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  April 12, 2004

International Road Safety Focus
Of Orthopaedist's Talk At UN

Each day more than 2,700 deaths occur worldwide as the result of road accidents. Although almost 120 of those deaths happen in the United States, the problem is worse in developing countries, where roads are shared by pedestrians, animals, bicycles, and all types of four-wheel vehicles. Public transport in many countries is notorious for overloading, and mini-buses are dubbed 'flying coffins' and 'moving morgues.'

Image: Bruce Browner

Dr. Bruce Browner, chair of the Health Center's orthopaedics department, is playing a key role in a global effort to raise awareness of road safety.

Photo by Peter Morenus

"We are talking about a problem of epidemic proportions," says Dr. Bruce Browner, chairman of the Department of Orthopaedics at the Health Center. "I was surprised when I first learned about the magnitude of death and injury caused by road accidents, and how much worse this problem was in developing countries, which account for 85 percent of the crashes. I thought, 'After 20 years of specializing in ortho-paedic trauma, I don't know about the extent of this problem. What about the rest of the medical community?'"

As a representative of the Bone and Joint Decade 2000-2010, an international effort to raise awareness about the significance and cost of musculoskeletal disorders, Browner will soon be addressing the role of the Bone and Joint Decade and the American Academy of Orthopaedic Surgeons in placing road safety on the United Nations' agenda. He will be speaking at a U.N.-sponsored Stakeholder's Forum, "Global Road Safety - A Shared Responsibility," on April 15 in New York City.

The forum, and a half-day meeting of the U.N. General Assembly to be held on April 14, are coming to fruition after months of high-level networking. In his role as chairman of the academy's International Committee, Browner came to know Dr. Wahid Al-Kharusi of Oman, the deputy secretary general of the Pan Arab Ortho-paedic Association and orthopaedic surgeon to the Sultan of Oman.

The Sultan was interested in improving road safety in Oman, and brought the issue to the attention of Oman's Ambassador to the U.N., Fuad Mubarak Al-Hinai. Al-Hinai became a passionate advocate for road safety within the U.N., and it was through his support and drive that resolutions were passed placing road safety on the U.N. agenda and calling for the half-day session and the forum.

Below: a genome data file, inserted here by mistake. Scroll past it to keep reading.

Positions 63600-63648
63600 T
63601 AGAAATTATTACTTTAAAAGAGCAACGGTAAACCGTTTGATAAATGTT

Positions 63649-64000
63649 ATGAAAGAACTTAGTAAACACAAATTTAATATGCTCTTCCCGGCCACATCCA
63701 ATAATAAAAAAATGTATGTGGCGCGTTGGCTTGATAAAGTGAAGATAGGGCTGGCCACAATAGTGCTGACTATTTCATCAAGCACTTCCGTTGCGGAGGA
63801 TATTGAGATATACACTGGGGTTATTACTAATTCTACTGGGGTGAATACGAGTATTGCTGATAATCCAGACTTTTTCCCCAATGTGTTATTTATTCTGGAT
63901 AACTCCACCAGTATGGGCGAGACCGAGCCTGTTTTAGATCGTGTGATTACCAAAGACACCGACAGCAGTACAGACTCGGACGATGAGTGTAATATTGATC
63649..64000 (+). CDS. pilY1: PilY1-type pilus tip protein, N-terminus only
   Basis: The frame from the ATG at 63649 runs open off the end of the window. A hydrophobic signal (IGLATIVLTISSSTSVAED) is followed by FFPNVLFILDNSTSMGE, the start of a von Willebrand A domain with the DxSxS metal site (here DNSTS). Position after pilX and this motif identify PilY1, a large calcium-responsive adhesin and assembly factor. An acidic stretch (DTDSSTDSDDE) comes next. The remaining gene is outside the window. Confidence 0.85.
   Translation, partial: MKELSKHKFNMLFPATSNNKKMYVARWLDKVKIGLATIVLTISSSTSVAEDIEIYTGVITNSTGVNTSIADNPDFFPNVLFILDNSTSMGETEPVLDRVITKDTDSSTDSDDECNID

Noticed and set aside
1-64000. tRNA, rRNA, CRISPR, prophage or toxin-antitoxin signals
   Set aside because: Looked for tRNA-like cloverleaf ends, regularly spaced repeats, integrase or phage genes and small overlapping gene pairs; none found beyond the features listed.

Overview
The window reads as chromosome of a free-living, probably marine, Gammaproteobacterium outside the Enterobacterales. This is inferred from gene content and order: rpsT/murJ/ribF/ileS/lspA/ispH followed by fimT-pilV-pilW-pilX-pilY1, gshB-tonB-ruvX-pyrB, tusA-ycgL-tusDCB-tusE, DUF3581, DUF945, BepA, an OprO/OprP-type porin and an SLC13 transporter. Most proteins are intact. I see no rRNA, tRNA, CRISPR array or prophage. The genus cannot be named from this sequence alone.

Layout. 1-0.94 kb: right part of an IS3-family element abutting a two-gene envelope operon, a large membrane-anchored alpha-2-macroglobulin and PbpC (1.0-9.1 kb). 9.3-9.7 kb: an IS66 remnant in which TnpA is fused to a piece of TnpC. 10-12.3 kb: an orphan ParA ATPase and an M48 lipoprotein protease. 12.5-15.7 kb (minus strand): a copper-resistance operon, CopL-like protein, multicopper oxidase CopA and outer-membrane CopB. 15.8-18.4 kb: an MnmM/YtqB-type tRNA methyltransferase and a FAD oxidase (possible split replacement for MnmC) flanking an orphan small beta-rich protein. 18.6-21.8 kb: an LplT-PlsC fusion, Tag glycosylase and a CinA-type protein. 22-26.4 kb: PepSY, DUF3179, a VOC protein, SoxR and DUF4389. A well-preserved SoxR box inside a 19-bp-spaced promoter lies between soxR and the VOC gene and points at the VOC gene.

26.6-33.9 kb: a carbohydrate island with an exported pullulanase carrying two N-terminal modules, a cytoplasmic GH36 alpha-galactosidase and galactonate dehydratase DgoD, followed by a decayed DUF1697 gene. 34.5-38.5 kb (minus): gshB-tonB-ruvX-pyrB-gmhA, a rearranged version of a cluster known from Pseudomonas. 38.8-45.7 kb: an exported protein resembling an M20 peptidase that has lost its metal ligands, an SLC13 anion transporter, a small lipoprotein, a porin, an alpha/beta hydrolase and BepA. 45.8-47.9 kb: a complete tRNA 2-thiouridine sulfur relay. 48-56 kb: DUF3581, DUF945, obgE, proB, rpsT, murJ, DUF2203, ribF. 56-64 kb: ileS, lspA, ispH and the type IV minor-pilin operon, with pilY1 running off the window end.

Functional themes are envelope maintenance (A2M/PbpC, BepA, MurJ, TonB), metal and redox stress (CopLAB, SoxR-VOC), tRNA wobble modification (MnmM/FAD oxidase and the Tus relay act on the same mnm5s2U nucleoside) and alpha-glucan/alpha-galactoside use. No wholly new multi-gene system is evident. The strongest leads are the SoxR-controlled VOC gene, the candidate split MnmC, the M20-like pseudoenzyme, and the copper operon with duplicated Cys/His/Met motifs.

U.N. Secretary General Kofi Annan; World Health Organization Director General Dr. Jong-Wook Lee; high level officials from the World Bank, UNICEF, and United Nations Development Programme; and U.S. Transportation Secretary Norman Mineta will be speakers at the General Assembly session.

The forum will bring together leaders from safety and health organizations around the world, to discuss the problem and consider collaborative actions to reach solutions.

Issues to be addressed at the forum include the incidence of road traffic injuries and safety matters, as well as panel discussions on what governments, the private sector, society, and countries can do to promote road safety. Presentations will be made by experts from 16 countries in Europe, Africa, and North and South America.

One of the main obstacles to road safety is the lack of public awareness of the magnitude of the problem and its preventability. "It's a neglected epidemic," Browner says. "People die one or two at a time, and because of the distributed nature of the deaths and injuries, it is simply not noticed. We're working to change that."

Others are as well. The annual WHO World Health Day, April 7, was dedicated this year to the theme "Road Safety is No Accident;" and WHO, along with the World Bank, released a study titled World Report on Road Traffic Injury Prevention.

"This forum is being looked upon as the beginning of international campaigns to control the global road traffic injury epidemic," says Browner. "There is much work to be done here in the United States. More than 40,000 people die each year on our roads, and three times as many are seriously injured and disabled.

"As first-hand witnesses to this carnage, orthopaedic surgeons have moral clout that can be used to control the problem at home and abroad," he adds. "To effect change, we must leave the operating room and participate actively in advocacy, international education, and volunteerism."